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Platform

Playstation 2

 

Genre

RPG

 

Publisher

Square-Enix

 

Developer

Tri-Ace

 

ESRB

T (Teen)

 

Released

Q3 2005

 

 

- Anime style graphics

- Great voice acting

- Interesting/funny characters

- Has a good sense of humor

 

 

- Gameplay is hit and miss

- Some missions get tiring

- Repetitious battle cries are annoying

 

 

Review: Final Fantasy XI (PS2)

Review: Star Ocean Till the End of Time (PS2)

Review: Arc the Lad: End of Darkness (PS2)

 

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Radiata Stories

Score: 8.0 / 10

 

Tri-Ace is known for their success with the Star Ocean series and now they have released their newest entry of real-time role-playing games, Radiata Stories. This game is not the most impressive RPG on the market, but it has a different vibe to it and is a welcome change to the RPG genre. Most RPG fans know that the Final Fantasy series can be a little too serious at times (FFVIII did it for me) and could benefit by lightening up a little. Radiata Stories does just that. It is whacky, the characters are misfits -- some of them are just plain goofballs -- and itís all in good fun.

 

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The story begins with a young man named Jack Russell who is the son of a legendary knight. Jack has no idea just how legendary his father was, but one day he swears that he will surpass his old man so he attempts to join the ranks of the Radiata Knights. Before Jack can join the Knights, he has to defeat Ridley Silverlake in battle. Humiliated by his defeat at the hands of the young girl, Jackís dreams of becoming a Knight are crushed. However, he achieves the rank of a Radiata Knight with a little pull from the superiors who let Jack in because of his fatherís reputation. Jack, now a Knight, is paired up with Ridley and Ganz, who is on the overweight side. Not too far in the game, Ridley gets injured by blood orcs and a light elf sacrifices his life to perform a "transpiritation" ritual to save Ridley from certain death. The brother of this elf grows angry at the humans and decides to wage war on them.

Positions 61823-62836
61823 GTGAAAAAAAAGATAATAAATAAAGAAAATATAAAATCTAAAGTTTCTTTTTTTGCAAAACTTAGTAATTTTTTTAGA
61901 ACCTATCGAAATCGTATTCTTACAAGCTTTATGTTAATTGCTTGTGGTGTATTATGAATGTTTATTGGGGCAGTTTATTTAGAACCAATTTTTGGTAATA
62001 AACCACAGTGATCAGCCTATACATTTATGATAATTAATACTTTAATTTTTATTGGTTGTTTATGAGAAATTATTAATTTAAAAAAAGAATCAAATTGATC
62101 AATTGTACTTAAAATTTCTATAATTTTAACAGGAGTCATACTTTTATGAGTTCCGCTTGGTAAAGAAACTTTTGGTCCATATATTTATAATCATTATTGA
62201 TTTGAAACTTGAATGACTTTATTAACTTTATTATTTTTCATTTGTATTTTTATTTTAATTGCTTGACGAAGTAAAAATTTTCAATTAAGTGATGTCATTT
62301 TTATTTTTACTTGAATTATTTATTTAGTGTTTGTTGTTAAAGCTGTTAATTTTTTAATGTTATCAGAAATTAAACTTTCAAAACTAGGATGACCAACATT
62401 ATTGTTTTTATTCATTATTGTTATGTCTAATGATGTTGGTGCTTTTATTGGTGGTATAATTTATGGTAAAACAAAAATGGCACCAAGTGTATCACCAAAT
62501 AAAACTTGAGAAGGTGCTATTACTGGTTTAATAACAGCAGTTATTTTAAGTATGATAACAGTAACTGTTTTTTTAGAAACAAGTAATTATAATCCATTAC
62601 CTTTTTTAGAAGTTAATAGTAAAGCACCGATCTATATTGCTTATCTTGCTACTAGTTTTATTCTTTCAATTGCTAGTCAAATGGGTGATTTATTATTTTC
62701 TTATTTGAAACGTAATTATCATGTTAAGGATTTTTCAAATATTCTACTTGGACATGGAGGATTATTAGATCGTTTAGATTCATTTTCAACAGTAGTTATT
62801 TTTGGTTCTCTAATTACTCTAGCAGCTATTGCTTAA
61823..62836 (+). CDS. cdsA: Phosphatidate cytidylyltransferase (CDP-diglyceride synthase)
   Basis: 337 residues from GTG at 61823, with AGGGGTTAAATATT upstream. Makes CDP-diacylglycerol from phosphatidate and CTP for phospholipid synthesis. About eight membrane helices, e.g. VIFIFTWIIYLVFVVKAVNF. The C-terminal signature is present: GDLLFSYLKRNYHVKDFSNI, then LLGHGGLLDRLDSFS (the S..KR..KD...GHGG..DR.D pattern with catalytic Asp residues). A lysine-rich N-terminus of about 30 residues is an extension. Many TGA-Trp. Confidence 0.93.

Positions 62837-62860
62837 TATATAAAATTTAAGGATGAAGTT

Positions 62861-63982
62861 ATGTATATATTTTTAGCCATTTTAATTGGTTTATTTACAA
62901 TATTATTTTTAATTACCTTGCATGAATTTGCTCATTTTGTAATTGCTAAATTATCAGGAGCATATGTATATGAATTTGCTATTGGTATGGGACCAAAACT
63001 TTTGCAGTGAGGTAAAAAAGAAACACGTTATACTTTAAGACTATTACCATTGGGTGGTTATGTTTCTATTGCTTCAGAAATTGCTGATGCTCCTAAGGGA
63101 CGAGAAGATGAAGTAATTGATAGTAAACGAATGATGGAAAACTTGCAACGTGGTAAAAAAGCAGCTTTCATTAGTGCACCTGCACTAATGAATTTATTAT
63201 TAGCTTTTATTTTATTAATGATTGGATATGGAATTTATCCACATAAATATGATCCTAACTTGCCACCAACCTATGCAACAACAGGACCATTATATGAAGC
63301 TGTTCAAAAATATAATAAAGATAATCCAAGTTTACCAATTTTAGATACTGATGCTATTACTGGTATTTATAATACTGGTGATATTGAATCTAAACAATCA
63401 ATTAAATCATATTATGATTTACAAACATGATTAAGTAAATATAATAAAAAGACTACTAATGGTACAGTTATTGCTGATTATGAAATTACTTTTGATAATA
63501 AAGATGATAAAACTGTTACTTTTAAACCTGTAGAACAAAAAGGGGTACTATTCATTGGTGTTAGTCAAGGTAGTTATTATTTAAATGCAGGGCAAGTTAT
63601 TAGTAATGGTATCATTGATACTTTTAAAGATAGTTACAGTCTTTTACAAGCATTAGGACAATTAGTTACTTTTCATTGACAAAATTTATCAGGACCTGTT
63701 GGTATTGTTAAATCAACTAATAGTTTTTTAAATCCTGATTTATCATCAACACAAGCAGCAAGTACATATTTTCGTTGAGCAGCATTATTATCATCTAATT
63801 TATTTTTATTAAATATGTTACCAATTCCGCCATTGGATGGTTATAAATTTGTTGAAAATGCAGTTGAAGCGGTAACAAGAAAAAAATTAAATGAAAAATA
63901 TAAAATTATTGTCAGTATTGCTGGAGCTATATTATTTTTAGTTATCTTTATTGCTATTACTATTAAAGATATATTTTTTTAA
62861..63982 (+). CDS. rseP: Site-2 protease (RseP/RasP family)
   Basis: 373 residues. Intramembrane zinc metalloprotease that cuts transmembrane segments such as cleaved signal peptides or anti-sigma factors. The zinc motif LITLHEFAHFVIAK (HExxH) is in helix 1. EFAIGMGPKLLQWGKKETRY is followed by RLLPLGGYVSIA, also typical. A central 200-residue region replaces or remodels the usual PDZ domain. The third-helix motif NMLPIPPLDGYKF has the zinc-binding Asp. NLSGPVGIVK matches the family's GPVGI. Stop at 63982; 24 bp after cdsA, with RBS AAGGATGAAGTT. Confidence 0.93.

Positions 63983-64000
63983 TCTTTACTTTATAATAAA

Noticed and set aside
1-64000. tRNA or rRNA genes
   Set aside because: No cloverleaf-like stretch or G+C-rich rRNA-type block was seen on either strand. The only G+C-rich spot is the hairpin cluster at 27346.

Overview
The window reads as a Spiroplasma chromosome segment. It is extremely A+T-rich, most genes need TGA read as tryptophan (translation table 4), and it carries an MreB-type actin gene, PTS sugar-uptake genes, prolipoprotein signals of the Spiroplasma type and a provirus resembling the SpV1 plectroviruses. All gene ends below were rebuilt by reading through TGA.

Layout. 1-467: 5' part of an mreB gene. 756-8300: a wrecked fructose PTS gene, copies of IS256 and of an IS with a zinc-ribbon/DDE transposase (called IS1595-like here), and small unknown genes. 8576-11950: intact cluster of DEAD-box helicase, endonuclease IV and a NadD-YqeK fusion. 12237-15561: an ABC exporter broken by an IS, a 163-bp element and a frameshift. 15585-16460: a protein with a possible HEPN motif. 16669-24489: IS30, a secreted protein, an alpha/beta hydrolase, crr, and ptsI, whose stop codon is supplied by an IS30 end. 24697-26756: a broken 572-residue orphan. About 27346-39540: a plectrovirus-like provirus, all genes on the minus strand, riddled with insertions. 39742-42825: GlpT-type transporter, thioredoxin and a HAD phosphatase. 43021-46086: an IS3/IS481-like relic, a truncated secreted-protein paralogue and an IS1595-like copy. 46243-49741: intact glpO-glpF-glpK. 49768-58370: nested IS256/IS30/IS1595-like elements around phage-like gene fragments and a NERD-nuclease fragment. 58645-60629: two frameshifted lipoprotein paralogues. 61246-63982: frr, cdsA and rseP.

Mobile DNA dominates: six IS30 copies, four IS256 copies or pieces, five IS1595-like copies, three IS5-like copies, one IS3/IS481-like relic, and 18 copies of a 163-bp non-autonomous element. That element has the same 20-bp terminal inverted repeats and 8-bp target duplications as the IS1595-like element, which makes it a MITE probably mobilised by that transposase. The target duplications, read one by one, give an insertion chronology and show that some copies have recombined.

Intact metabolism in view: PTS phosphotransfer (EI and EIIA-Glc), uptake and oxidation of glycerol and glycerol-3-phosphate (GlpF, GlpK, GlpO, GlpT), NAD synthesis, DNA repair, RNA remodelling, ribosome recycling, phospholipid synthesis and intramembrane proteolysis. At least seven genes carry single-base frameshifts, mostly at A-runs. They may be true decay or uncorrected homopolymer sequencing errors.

As you can see, Radiata Stories can be really serious at times, but there is always a healthy amount of humor to lighten the mood for when it falls too dark. The result is a good storyline that will leave you wanting more.

 

Jack cannot complete his lengthy quest alone. He will need the aid of allies and friends and this is where party members come in. But getting some extra people to join your party can be a real pain. It resembles Konamiís Suikoden series with its 108 Stars of Destiny. For those who do not know what the hell I am talking about, this means that players must travel around and find characters that are eligible to be in Jackís party. The thing that can be a real pain is the accomplishment of certain tasks in order to get that person to agree to accompany Jack and his current party.

 

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Battling enemies in Radiata Stories is fun, but it is not as engaging or dynamic as the battles in Star Ocean 3: Till the End of Time. However, Radiata Stories can hold its own ground and is not just a simple clone of Star Ocean. Each move takes up a different amount of CP. Every weapon available to Jack has a different amount of total CP. Some moves take up 3 CP while others can take all the way up to 4. During my play through the game I found a sword that could hold up to 15 CP points. It was my best sword in the game which means you have to be wise when